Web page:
Are you really getting het up over this? You can call them whatever you want. I doubt they'll care. And a lot of people like the coffee, so your personal opinion isn't a factor. Speaking as a coffee (quasi)snob, the attempts at snobbery when it comes to Starbucks are really funny. I remember going into a Costa in Scarborough, and when the guy serving me, the manager no less, heard my accent he asked where I was from. I told him I was from Seattle and from there he started slating our coffee, ignorantly believing all we drink is Starbucks. What great customer service, I thought! Fishing for compliments, he asked me how I thought S'bux compared with Costa. I told him I didn't think there was much between the two. Both oversized chains with minimally trained staff, and ok beans. At least Starbucks uses 100% arabica. lol His face was a picture. Nero is marginally better, but I wouldn't write home about it.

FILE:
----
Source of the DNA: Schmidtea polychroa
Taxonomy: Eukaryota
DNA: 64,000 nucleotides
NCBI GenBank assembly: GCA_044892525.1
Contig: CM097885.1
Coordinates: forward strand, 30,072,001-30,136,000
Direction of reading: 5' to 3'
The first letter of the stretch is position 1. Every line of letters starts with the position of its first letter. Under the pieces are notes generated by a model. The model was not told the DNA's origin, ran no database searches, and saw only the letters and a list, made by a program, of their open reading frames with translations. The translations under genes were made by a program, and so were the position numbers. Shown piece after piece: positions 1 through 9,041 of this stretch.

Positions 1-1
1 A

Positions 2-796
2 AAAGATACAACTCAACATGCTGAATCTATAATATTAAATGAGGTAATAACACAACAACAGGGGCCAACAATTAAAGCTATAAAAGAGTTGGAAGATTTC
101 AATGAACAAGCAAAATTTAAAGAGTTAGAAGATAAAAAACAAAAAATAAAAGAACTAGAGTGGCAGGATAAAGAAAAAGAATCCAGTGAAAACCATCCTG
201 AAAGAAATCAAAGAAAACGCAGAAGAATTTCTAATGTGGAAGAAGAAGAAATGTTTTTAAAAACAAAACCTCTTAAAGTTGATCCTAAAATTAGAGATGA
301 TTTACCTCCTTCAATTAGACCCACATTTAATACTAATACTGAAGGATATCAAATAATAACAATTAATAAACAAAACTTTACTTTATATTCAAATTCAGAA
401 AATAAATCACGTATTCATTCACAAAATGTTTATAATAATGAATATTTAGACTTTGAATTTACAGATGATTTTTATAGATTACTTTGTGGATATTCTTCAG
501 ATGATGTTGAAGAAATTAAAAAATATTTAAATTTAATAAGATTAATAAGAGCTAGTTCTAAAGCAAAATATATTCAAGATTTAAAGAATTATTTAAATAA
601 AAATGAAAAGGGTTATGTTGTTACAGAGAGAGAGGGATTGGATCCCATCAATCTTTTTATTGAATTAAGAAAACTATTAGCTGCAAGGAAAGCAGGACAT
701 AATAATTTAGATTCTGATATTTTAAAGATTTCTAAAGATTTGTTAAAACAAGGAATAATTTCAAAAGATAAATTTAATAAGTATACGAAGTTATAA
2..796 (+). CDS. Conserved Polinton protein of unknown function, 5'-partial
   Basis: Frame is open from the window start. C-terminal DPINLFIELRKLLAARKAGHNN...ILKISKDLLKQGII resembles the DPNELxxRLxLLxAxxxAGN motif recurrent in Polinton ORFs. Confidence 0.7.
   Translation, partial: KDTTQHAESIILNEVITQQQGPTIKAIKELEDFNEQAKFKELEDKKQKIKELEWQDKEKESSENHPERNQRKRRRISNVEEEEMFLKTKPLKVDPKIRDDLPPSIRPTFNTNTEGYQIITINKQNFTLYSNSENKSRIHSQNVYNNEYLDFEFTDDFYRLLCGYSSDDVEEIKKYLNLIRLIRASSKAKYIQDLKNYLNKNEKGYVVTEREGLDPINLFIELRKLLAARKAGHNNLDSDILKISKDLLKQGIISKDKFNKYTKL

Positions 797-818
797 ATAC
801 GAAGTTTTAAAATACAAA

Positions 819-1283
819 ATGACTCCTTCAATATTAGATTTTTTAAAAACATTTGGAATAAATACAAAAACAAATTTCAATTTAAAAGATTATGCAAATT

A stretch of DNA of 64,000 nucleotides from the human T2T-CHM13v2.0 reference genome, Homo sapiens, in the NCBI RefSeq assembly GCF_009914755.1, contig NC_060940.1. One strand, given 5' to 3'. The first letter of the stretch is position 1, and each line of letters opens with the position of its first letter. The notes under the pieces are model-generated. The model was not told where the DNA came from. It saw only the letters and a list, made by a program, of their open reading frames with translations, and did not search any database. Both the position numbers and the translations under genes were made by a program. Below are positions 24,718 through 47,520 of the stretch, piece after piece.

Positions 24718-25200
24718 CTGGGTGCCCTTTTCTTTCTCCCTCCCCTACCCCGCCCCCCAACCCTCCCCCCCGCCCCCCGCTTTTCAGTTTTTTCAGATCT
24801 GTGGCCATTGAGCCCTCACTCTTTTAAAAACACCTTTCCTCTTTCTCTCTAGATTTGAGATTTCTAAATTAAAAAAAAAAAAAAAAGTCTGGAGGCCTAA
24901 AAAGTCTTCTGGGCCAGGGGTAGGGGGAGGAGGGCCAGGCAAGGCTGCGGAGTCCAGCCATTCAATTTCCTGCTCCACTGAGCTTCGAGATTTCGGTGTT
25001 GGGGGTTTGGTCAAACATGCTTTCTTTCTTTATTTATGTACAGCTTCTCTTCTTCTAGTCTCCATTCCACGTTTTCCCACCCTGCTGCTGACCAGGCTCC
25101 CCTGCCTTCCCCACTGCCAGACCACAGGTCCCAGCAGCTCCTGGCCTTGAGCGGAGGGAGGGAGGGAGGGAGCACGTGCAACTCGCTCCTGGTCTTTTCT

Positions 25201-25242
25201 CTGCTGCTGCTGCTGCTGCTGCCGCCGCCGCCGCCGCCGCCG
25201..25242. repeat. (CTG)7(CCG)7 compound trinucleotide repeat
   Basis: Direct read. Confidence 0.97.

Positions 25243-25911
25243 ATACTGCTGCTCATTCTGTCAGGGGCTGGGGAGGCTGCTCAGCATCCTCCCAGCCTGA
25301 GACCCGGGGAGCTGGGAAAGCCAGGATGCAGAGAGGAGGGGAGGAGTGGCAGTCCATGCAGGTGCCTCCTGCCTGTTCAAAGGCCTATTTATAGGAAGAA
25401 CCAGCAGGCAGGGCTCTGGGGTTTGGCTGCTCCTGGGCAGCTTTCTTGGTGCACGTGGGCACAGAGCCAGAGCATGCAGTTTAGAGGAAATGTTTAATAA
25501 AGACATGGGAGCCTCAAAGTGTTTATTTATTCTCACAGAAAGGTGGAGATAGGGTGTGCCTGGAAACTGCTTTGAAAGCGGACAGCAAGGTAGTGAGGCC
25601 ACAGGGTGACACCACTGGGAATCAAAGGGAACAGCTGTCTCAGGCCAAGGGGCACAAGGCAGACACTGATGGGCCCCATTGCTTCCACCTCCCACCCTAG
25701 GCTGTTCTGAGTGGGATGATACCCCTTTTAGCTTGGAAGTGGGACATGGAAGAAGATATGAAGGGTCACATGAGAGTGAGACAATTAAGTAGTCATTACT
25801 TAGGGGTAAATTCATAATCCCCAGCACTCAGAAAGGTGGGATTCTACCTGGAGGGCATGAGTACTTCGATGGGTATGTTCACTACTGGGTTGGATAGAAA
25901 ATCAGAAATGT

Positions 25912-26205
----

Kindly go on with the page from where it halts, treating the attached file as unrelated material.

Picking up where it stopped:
Like I said, "barista" is a loanword, like so many other words from other languages that work their way into English, and find themselves in common parlance; so while it's not wrong to use it, you are under no obligation to do so. We've been saying it for at least 20 years where I'm from and nobody gets their knickers in a twist, it's just part of the zeitgeist!
Like I said, we ain't in Italy In America I could expect it, I have lived there (and had a wonderful time), in the UK? No, they are coffee bar assistants. I don't care much about giving my name, you don't have to give your real one do you but then I don't go in these places so its all academic really.